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A Message from Rabbi Eligberg

A Tidbit of Torah Parshat Vayikra 5783

If any person from among the populace unwittingly incurs guilt…
                                                                                                      Vayikra/Leviticus 4:27

Rabbi Shmuel Tzvi of Aleksander in his commentary to the Torah, Tiferet Shmuel al HaTorah, takes note of the fact that the verse is phrased in the singular; that the individual is acting apart from the community. In reflecting further, he notes that in matters of ritual impurity (a popular topic in the Book of Leviticus) that which remains attached to its source cannot become ritually impure. Thus, fruit that is still attached to the tree cannot become ritually impure. Similarly, water cannot become ritually impure until after it is drawn from its natural source.

Applying this idea back to the individual, our teacher Rabbi Shmuel Tzvi suggests that the underlying message of the verse is the ultimate importance of the individual remaining rooted in and attached to the Jewish community as a source of strength and inspiration. While Rabbi Shmuel Tzvi could never have envisioned the transformation of society we are experiencing today. Geographic mobility, by young people pursuing education or career opportunities, is now increasingly matched by retirees relocating to warmer climates or closer to one of their children and their family.

Rabbi Shmuel Tzvi’s teaching speaks to the great challenge we are facing.  Preserving our relationships within the concentric circles of important people in our lives requires increased diligence and availing ourselves of technological advances. This is especially true as we approach the festival of Pesach, a time when our circle of family gathers to celebrate, a time when our circle of friends joins us at the Seder. Today, setting the Seder table will often include a laptop computer that brings those who cannot be physically present to be with us.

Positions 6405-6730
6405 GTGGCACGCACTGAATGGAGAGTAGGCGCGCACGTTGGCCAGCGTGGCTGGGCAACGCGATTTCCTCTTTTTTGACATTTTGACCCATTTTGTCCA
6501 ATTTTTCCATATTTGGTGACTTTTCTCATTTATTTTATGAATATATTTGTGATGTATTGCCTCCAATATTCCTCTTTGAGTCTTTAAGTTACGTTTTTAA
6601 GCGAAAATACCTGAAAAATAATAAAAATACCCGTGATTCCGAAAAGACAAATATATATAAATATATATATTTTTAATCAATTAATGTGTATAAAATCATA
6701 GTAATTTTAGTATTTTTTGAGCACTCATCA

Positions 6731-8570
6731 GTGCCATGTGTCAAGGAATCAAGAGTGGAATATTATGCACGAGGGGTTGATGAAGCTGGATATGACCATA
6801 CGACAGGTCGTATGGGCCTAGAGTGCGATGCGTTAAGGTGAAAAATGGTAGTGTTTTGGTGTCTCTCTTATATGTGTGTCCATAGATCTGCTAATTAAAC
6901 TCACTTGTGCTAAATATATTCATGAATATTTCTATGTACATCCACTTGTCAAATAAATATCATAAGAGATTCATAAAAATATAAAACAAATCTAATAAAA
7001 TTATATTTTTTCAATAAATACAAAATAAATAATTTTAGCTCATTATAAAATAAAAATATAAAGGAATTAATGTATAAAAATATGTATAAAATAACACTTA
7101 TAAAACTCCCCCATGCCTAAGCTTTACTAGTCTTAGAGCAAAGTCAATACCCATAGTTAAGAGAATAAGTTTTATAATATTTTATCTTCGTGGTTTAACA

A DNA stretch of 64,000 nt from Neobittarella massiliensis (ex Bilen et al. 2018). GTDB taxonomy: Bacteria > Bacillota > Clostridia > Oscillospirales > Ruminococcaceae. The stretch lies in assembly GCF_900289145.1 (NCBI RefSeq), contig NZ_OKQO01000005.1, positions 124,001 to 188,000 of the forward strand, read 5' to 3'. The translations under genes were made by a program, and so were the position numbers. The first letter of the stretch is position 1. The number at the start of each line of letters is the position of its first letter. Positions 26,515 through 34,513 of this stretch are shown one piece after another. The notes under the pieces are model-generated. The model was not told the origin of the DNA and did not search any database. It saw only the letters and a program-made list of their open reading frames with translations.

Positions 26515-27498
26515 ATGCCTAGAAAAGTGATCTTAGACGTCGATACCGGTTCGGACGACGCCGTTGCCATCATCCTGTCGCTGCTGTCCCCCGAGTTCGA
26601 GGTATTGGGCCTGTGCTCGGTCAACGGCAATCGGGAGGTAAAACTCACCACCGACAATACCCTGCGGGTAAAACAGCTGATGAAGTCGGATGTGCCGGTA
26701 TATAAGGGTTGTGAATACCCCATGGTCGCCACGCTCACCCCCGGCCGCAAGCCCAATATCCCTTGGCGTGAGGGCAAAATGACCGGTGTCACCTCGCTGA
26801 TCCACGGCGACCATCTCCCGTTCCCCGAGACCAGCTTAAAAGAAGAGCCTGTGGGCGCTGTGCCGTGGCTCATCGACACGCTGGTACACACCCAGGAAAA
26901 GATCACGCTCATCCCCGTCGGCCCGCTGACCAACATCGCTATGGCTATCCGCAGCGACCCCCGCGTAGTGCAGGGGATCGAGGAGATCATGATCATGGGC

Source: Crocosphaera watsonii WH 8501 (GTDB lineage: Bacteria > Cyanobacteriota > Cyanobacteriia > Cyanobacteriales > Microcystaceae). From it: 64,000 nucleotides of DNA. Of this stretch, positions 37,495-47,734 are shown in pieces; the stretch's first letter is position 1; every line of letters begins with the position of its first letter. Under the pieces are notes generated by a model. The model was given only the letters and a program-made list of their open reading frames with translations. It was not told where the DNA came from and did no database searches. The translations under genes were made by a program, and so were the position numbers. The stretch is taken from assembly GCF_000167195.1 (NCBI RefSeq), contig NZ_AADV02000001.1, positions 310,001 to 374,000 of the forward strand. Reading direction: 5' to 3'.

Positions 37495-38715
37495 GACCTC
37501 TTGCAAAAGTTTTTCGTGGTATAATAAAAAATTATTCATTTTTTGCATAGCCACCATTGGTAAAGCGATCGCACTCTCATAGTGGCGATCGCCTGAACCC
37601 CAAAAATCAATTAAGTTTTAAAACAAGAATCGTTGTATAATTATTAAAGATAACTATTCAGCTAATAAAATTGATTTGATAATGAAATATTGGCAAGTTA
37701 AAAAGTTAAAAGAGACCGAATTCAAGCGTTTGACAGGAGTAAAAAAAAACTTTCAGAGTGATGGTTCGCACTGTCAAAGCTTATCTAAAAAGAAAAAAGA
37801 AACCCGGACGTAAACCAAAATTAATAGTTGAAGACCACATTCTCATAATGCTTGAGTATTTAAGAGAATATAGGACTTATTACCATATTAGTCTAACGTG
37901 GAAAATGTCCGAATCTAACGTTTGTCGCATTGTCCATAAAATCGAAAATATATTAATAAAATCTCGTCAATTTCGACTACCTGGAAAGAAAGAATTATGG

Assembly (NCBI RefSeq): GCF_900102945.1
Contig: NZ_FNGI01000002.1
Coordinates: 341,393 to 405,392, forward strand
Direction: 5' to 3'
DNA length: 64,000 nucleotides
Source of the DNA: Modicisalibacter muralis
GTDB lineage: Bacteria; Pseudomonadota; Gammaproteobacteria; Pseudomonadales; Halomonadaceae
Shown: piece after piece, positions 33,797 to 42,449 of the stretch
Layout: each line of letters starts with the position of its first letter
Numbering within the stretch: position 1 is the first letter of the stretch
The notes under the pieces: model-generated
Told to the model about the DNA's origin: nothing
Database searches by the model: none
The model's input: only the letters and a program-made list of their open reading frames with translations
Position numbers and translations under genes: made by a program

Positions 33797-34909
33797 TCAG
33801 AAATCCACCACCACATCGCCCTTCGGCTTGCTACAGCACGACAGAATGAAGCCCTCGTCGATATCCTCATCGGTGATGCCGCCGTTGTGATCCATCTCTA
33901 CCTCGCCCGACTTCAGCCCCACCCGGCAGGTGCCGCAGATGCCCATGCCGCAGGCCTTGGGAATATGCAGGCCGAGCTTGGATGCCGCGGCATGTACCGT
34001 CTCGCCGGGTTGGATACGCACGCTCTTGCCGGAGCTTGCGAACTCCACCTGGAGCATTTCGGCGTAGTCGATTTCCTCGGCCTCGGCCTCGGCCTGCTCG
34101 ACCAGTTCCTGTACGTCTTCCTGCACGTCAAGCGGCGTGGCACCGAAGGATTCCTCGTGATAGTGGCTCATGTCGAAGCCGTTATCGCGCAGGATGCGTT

B’vracha –

Rabbi David M. Eligberg

A Message From Cantor Marx




Parashat Vayikra is the first Torah portion in the book of Leviticus, and it contains laws and instructions relating to the sacrificial system at the time when the Temple in Jerusalem stood. As important as the sacrifices were in those days, most of us are glad they do not take place anymore within our Jewish practices. 

These are some of the lessons we can extrapolate from them that are still relevant today: 

 The importance of repentance: The sin offering and guilt offering were required when someone had committed a sin or unintentionally violated a commandment. The act of bringing the offering was an important part of the repentance process, demonstrating a willingness to make amends and seek forgiveness. 

 The value of gratitude: The peace offering was a voluntary offering of an animal, and it was a way of expressing gratitude to God. By offering a portion of one's own possessions to God, one acknowledges that all that one have comes from God and shows gratitude for God's blessings. 

 The importance of mitzvot: The sacrificial system was commanded and needed to be followed exactly as instructed. This emphasizes the importance of following God’s mitzvot, or commands, in all aspects of life, not just in the context of offering sacrifices. 

 The concept of atonement: The sacrifices were a way for the Israelites to seek atonement for their sins and to restore their relationship with God. This concept of atonement is still a central tenet of Judaism nowadays. 

 Overall, the sacrificial system can teach us about the importance of repentance, gratitude, mitzvot, and atonement, and how these concepts can be applied in our own lives today. 

Wed, March 29 2023 7 Nisan 5783